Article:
This podcast was recorded on Oct. 17, 2016
Chris Hill: Let's start with earnings from Hasbro, though. Third quarter. So --
Taylor Muckerman: Just applause them real quick for this.
Hill: So, important to understand that the toy makers break out their results by segment. They will come out and say, "Well, here's what we did in our girls segment, and our boys segment, preschool." That sort of thing. That's how they do it. The girls segment for Hasbro ... getting it done.
Jason Moser: Yeah.
Hill: Revenue up 57% year over year.
Moser: Well, if there was any question as to whether Hasbro winning that Disney Princesses deal from Mattel a little while back was going to work out well, this should put it to rest. I think this is a surefire indicator that they knew what they were doing. I'm sure they're paying a pretty penny for it, but it's going to result in them making a pretty penny from it, as well. When management calls it "the greatest revenue and earnings quarter" in Hasbro's history, you got to feel like maybe they're on to something and that's what they called it.
As you mentioned, the girls division just continues to get it done. A lot of success in there with the Disney Princess stuff. Interesting, sort of playing off of Mattel there. Mattel still trying to find success in Barbie, but I think we've seen a lot of headwinds lately with that franchise. So, certainly, whenever you can sort of leverage off of the success of another big company, in this case Disney, it gives a lot of visibility into the coming quarters and the coming years. This is all leading up to what will be another successful holiday season for Hasbro.
I think what really is impressive with this business is they really do a good job of bringing it all down to the bottom line. What I mean by that, if you look just over the past five years where you can see the the top-line revenue is up 13%. That's not bad. Net income grossed 39%. Earnings per share grossed 50%. That is just a lot of forces at play there. They're buying back some shares, but they're also just doing a really good job of manning this business and selling toys, and making this leap into sort of this age of technology.
Hill: Two things, you mentioned the upcoming holidays. One of the things that they talked about on the call was the boys segment not doing as well. Part of that had to do with a calendar shift in terms of some promotions that they were doing. But, they're also pretty optimistic heading into the holidays with the new Star Wars movie, Rogue One.
Hill: And all the toys that'll lead up to that. Second thing, when a company comes out and says, "Oh, this is the greatest quarter ever." And ... if you work on the communications staff for a public company, then sometimes it's your job just to sort of spin, "What's the best possible spin that we can put on this quarter?" In this case, you've got some rhetoric around how they're describing their quarter. One, they're backing it up, and two, look at the reaction on Wall Street. Shares up 8%. So, we've seen examples of the flip side of that where a company comes out and is like, "Here's what was great about our quarter," and investors en masse are just like --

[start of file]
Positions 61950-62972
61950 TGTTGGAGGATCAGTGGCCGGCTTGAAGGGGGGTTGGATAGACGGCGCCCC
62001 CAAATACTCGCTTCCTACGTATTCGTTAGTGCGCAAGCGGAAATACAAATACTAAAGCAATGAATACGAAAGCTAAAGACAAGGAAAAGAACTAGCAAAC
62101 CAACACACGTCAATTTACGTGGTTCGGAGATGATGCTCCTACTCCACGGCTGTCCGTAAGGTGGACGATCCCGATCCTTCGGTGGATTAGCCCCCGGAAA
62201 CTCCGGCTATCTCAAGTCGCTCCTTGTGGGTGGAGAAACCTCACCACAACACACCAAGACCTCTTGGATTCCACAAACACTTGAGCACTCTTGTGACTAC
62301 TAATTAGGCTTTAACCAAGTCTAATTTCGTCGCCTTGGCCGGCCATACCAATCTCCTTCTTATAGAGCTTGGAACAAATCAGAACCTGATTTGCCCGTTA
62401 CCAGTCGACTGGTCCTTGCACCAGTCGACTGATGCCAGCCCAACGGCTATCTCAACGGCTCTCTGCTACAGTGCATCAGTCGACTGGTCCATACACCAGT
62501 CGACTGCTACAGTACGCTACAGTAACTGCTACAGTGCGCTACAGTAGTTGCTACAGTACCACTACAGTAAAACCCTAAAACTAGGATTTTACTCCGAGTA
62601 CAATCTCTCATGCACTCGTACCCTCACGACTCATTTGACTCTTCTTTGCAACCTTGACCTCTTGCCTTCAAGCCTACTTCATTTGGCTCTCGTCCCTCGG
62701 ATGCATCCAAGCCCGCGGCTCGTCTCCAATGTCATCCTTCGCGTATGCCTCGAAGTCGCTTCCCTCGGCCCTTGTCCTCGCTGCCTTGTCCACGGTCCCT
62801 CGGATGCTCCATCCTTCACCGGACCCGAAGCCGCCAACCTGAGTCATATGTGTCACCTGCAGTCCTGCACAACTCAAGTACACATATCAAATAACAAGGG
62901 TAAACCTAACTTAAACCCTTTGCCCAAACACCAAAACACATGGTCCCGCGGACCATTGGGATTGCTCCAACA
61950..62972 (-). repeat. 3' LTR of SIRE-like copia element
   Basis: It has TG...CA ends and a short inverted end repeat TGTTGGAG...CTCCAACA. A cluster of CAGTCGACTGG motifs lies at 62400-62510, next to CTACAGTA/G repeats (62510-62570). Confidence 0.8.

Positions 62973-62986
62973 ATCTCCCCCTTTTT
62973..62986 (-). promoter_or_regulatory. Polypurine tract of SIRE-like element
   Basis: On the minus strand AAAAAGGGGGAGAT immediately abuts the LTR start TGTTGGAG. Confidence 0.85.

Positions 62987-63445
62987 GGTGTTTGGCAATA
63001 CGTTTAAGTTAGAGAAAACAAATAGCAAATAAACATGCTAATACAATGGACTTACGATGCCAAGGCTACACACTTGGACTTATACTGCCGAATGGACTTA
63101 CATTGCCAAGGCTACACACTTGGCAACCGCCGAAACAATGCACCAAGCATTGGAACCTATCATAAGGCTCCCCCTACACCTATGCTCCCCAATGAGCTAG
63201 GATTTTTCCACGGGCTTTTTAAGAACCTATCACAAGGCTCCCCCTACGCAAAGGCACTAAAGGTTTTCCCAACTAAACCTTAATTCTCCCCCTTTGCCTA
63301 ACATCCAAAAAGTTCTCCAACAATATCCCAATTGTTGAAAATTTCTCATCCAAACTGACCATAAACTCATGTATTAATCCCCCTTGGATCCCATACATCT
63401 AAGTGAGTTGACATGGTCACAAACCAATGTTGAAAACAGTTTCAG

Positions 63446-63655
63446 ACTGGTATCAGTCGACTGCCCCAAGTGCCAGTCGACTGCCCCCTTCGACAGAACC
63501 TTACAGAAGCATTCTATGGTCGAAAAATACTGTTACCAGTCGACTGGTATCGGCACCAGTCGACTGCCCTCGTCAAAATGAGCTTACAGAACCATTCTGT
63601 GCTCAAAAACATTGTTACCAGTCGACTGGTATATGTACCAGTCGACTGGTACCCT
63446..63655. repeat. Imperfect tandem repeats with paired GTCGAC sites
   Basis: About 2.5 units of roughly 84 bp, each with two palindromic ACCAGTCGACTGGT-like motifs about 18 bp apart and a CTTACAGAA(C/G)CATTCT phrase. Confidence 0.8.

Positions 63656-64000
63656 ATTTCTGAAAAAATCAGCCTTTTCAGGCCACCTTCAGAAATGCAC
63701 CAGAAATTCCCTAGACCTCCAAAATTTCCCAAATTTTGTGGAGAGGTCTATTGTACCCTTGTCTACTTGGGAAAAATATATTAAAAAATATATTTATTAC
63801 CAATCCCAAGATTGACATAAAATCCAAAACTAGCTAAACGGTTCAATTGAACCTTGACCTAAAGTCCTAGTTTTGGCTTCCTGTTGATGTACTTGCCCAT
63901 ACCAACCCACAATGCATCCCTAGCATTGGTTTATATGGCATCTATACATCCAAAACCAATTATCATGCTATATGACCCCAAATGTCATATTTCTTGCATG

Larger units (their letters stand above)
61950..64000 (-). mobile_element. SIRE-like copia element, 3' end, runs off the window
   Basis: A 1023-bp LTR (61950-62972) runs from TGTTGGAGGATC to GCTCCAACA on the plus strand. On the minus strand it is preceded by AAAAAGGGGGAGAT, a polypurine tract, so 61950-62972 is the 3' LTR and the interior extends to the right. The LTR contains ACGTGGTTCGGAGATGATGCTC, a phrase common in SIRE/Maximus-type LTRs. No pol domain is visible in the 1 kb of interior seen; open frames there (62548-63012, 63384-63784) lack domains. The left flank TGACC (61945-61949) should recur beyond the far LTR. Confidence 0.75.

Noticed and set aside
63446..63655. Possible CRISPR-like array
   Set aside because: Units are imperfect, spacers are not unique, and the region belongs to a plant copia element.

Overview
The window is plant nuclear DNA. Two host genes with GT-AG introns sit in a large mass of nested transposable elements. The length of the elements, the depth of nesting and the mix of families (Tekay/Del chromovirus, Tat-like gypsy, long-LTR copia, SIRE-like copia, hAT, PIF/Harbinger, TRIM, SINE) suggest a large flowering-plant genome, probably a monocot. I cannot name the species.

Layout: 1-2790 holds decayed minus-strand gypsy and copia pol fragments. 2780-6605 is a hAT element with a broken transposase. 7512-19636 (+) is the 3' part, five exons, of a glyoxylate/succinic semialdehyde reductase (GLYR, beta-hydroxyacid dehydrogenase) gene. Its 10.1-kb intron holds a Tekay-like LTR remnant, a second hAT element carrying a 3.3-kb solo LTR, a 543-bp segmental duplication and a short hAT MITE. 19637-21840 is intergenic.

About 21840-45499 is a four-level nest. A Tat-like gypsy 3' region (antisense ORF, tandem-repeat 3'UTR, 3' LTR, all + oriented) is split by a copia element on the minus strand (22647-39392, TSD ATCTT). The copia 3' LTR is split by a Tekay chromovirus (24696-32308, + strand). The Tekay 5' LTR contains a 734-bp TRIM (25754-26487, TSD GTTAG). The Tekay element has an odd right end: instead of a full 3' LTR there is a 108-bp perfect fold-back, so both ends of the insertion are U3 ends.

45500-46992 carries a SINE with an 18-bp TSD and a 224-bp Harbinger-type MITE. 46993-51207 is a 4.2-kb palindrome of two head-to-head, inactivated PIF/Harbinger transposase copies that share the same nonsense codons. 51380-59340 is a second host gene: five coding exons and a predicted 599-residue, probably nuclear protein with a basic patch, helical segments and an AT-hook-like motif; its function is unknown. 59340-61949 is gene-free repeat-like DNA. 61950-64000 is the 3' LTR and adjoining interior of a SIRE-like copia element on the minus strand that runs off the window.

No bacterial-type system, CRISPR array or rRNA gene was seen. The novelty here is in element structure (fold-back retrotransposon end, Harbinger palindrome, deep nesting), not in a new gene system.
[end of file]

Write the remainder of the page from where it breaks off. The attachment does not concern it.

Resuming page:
Muckerman: "We don't agree."
Hill: "We don't agree at all."
Moser: Well, I've got a couple of very happy little shareholders at home. My daughters, Hannah and Ainsley, have owned Hasbro shares for a couple of years now and it's a stock that has performed very well for them. It's one of those types of companies you can just sort of check on it every once in awhile, but generally speaking they know what they're doing. They've got access to a lot of popular brands and names, and they're going to just continue to come up with new, creative ways to get them out there.
Muckerman: You look at this stock and the Disney stock going in opposite directions. How long before Disney considers either taking this in-house or buying a toy maker?
Moser: You know, that's an interesting perspective, and I wonder if maybe Disney hasn't really come to the conclusion that they are better off not owning it and just letting people buy that license. Right? Because they've had some trouble before, particularly in like the digital space. The games and whatnot. They do pretty well with the consumer products, but I think so much of that is just ... it's just so profitable to license that stuff out. Let people come and bid for it. You've got something people really want. Therein lies the value in that intellectual property, right? When you have a catalog like Disney has that really is, at the end of the day, that's what people want. And they want to take those names and those characters and figure out new ways to get them out there. Let those Hasbro's and Mattel's of the world figure out how to do that, and Disney can kind of just sit back and let the checks come in.
Muckerman: Fair enough.